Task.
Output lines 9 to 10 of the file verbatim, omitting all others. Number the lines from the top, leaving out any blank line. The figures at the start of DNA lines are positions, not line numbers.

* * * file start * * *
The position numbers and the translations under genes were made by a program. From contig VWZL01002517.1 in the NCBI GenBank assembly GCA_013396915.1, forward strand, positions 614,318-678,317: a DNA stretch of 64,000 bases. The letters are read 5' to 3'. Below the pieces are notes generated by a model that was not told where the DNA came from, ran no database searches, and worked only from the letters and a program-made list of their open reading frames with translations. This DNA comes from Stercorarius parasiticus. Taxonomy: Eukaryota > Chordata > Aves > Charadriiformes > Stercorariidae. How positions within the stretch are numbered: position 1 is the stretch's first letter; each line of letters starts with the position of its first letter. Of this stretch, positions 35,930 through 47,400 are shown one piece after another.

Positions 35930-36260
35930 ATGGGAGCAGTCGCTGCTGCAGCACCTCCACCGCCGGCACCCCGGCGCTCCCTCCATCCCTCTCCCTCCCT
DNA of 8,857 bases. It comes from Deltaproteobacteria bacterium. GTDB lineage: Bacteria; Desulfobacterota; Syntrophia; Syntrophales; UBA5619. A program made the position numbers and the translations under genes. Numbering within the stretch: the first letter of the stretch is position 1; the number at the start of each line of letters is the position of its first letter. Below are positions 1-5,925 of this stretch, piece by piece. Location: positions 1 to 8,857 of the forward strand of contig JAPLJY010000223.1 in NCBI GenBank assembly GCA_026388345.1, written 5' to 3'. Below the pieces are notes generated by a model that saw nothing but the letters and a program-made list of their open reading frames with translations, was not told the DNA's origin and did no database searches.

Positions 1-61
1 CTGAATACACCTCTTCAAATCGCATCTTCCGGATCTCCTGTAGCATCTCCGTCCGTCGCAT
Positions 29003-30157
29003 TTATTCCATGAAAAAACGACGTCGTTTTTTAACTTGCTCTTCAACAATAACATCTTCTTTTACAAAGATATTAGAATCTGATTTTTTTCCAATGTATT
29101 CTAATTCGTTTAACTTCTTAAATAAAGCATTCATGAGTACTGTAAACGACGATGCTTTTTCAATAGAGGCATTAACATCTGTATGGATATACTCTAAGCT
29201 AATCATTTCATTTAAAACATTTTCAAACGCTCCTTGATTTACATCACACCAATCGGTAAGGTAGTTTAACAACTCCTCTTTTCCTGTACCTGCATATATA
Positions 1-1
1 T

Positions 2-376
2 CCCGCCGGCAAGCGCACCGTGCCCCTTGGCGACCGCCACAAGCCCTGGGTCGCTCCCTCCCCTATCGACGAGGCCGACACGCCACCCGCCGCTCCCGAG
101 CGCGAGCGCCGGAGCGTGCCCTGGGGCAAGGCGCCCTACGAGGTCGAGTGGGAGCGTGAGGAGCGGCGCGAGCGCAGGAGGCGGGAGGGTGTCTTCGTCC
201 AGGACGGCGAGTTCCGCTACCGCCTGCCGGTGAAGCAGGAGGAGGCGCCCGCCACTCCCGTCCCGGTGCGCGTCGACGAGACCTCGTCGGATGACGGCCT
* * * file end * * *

29101 CTAATTCGTTTAACTTCTTAAATAAAGCATTCATGAGTACTGTAAACGACGATGCTTTTTCAATAGAGGCATTAACATCTGTATGGATATACTCTAAGCT
29201 AATCATTTCATTTAAAACATTTTCAAACGCTCCTTGATTTACATCACACCAATCGGTAAGGTAGTTTAACAACTCCTCTTTTCCTGTACCTGCATATATA